"Lord of the Flies" by, William Golding The End of Innocence and the Darkness of Man's Heart

Essay by kittykat999High School, 10th gradeA+, December 2002

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The End of Innocence and the Darkness of Man's Heart

In "Lord of the Flies" the author, William Golding, proves his theory on the origin of evil in many ways, a main one being the changes in the character Jack. William Golding's theory states that civilization prevents corruption. Human nature is evil but with the conformity of moral values, supervision, and consequences good behavior can be developed. In his book England is involved in a nuclear war and must evacuate the people. A group of private school boys who are presumably evacuees are dropped from a plane just before it crashes onto an uninhibited tropical island.

The boys are called together by Ralph, who with Piggy had found a conch shell. As the other boys gather onto the platform another party of the boys, the choir, marches up. They are described as "something dark" or a "creature", one of the first signs of evil.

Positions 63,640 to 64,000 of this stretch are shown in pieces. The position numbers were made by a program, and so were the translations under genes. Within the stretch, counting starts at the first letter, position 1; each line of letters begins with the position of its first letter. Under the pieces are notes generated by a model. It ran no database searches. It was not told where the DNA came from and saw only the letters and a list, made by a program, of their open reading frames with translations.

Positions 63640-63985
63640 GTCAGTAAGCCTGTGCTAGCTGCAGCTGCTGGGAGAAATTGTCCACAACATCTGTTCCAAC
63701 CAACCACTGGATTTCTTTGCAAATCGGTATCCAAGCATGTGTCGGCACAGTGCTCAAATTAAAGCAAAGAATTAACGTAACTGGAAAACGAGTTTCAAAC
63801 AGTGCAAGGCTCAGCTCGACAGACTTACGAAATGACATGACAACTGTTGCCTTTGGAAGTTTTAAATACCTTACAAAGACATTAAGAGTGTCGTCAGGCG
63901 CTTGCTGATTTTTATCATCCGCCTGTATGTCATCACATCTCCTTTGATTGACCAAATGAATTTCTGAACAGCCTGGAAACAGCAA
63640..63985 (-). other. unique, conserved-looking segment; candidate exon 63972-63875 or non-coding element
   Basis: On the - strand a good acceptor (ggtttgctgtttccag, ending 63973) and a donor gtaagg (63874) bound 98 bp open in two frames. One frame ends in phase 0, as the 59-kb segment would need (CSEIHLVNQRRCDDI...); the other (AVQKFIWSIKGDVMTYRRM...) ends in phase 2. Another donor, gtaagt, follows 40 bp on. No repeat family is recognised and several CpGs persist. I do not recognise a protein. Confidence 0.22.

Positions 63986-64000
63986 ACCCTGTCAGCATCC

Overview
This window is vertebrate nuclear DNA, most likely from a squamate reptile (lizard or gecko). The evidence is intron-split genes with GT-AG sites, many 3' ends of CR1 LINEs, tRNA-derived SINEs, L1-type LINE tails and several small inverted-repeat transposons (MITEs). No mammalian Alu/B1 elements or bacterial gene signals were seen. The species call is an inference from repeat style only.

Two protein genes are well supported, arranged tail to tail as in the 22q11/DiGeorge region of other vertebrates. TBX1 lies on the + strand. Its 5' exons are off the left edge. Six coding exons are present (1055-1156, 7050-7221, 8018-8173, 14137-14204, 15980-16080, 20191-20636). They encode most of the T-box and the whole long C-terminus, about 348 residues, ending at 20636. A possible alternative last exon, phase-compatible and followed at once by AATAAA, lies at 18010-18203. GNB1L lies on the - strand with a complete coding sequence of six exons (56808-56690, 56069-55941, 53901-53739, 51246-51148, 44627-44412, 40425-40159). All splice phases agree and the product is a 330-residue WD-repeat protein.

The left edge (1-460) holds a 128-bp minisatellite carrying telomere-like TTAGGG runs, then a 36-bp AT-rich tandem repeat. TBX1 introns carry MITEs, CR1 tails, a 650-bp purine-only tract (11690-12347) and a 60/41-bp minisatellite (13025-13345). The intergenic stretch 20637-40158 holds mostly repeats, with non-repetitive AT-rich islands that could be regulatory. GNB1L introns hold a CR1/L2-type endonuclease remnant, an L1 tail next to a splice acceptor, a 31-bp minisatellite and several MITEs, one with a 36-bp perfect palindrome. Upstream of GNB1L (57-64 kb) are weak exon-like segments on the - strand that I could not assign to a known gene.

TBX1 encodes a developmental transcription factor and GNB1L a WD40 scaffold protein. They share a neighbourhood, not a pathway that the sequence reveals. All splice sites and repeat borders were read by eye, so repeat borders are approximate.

All of the boys decide to elect a leader and the candidates turn out to be Ralph and Jack, head of the choir. When the boys choose Ralph, Jack becomes enraged and Ralph offers that the choir be the hunters. Jack is then seen as the head hunter and a primary destructive force.

Ralph, Jack, and another boy, Simon, head out to survey the land and assure that it is indeed an island. The boys have their first confrontation with a pig. Jack is unable to plunge his knife into living flesh and bear the sight of flowing blood because of the "taboo of the old life". He is ashamed and vows next time he will kill it as he drives his knife into a tree trunk. This is one of the first major signs of trouble...of the evil ahead.

Jack is later described...